I have a tinyint boolean value in my row that is 0 by default and 1 whenever a specific thing happens. After it's 1, it's always gonna stay 1. Now that specific thing can happen for each row many times, but I only need to update the value to 1 once.

Is it worth doing a SELECT, check the value and only if the value is 0, trigger the UPDATE?

Also would maybe this

UPDATE table SET lock='1' WHERE id='100' AND lock='0'

be better than

UPDATE table SET lock='1' WHERE id='100'

for my situation?

  • 3
    Don't enclose numbers in single quotes, that's for strings.
    – sticky bit
    Jul 27, 2018 at 11:14

5 Answers 5


Yes, it's worth for several reasons:

  • You might benefit for indexes on that column.
  • It might seem to be a pointless update for cases when it's already 1, but it might execute a trigger on the updating table.
  • Avoid logging additional rows from the update operation. Even if the previous value matches the new one, the database still logs the operation (different would be assigning the value of it's same column lock which would be skipped in this case).
  • 3
    @EzLo are you answering yes to the question about using a pre-UPDATE SELECT statement, or yes to the question about including an extra condition in the UPDATE statement's WHERE clause? Or are you saying he should do both? Jul 27, 2018 at 19:44

Well, "13.2.11 UPDATE Syntax" suggests, that no writing is done, when the value doesn't actually change.

If you set a column to the value it currently has, MySQL notices this and does not update it.

So the extended WHERE clause isn't needed to prevent unnecessary writes.

But you might get a tiny performance benefit from the extended WHERE clause as if not record to update was found, the logic to check, if the row actually needs to be changed won't run. But really, that's tiny.

And the effort for retrieval is there in either way. You can only try to support it with indexes (on id and lock (compound) for the extended version and on id for the other).


EzLo's got you covered with a good list of positives, and I'm going to toss out just one negative. I don't think it applies to YOUR case, but I'm recording this here for other folks who might read this answer later for their own uses.

If your query might update multiple fields, then there's going to be a cost to building all these different queries:

Say we're only updating someone's last name:

UPDATE dbo.Users 
  SET LastName = 'Smith' 
  WHERE id='100' AND LastName = 'Jones';

But say we're also updating their last name and address:

UPDATE dbo.Users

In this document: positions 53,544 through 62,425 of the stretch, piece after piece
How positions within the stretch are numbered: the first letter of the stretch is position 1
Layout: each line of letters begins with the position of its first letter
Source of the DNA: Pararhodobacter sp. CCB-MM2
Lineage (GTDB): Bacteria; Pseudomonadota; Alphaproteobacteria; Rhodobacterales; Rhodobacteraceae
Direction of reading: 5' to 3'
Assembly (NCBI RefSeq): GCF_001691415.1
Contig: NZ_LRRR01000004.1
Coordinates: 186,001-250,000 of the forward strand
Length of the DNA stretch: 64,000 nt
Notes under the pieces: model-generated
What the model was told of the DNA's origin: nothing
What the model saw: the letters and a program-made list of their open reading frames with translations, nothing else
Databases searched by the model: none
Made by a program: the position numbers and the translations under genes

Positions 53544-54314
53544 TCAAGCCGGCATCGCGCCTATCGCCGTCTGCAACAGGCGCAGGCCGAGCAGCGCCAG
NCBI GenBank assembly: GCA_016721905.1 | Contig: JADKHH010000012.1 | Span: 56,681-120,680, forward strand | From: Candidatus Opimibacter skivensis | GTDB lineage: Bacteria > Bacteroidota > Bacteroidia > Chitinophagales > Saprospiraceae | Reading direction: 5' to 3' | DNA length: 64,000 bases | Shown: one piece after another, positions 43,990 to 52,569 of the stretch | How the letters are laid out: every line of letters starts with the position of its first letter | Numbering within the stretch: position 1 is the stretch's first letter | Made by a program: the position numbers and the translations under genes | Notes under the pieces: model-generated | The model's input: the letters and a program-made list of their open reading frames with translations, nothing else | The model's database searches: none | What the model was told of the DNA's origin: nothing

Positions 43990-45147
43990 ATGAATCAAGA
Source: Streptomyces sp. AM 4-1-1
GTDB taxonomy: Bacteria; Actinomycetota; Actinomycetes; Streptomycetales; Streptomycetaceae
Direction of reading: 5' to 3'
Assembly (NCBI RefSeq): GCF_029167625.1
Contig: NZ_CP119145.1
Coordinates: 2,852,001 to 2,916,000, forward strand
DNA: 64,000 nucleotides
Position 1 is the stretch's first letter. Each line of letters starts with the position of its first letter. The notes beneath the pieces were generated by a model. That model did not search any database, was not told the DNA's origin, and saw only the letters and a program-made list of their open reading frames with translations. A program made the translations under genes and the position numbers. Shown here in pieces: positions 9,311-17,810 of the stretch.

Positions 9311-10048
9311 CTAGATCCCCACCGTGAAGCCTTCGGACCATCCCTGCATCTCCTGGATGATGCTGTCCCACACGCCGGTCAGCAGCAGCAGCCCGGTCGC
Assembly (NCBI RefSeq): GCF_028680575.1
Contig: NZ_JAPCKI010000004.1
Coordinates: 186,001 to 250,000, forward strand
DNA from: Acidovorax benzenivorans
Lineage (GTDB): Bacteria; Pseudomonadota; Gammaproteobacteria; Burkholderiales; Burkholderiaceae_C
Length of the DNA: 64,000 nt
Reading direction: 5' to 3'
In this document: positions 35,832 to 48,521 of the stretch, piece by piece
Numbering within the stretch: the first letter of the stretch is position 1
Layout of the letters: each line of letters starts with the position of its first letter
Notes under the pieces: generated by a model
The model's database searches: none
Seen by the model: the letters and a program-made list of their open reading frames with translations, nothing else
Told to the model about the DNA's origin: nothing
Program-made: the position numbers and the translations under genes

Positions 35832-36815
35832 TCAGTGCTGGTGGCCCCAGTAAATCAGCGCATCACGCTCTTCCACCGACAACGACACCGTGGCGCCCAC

SET LastName = 'Smith',
      StreetAddress = '123 Main Street',
      City = 'San Francisco',
      State = 'CA'
  WHERE id='100' 
    AND LastName = 'Jones'
    AND City = 'New York'
    AND State = 'NY';

To build a query like that, you're going to need to do a lot of equality checking in your app code. Plus, to make matters worse, you're going to end up bloating the plan cache with lots of different update strings that get executed when different combinations of parameters are used - because sometimes we only update LastName, sometimes we update LastName and City, sometimes we update City and State but not LastName, etc.


It is not worth doing a SELECT beforehand and could even decrease the performance of your System. Your RDBMS needs to do this SELECT (searching the row that needs to be updated) anyway when you UPDATE. The UPDATE itself is (compared to the search) negligibly fast. Costs and overhead (network latency + your check whether to update or not) is for two operations (SELECT + UPDATE) much, much higher than simply call UPDATE alone.

It was stated, you would benefit from indexes. This is not the case, because the first (and only) time you set 0 to 1 the index got already rebuilt.



  • No Replication
  • id is the PRIMARY KEY of the table; that is, only one row matches id=100 and id is indexed.


  • Do not do the SELECT -- it is doing something that the UPDATE will do.
  • Do not do the SELECT -- KISS.
  • AND lock='0' is optional since the id=100 is sufficient to limit the filtering to a single row. (If you expected multiple rows to match, then the AND would probably be beneficial, and it might benefit from an index starting will lock.)

Think of it this way:

  • All proposed formulations require looking at one row.
  • Fetching a row to look at it is a moderately costly.
  • Two queries is more costly than one.
  • Your programming time is even more costly, so KISS.

A side note (addressing one of the Comments):

  • id = '100' is turned into id = 100 during parsing; so no significant performance difference. The index (eg, PK) on id is used in either case.
  • varchar_col = 100 is bad; every row must be looked at to see if varchar_col converts to the number 100. No index on varchar_col is not useful.

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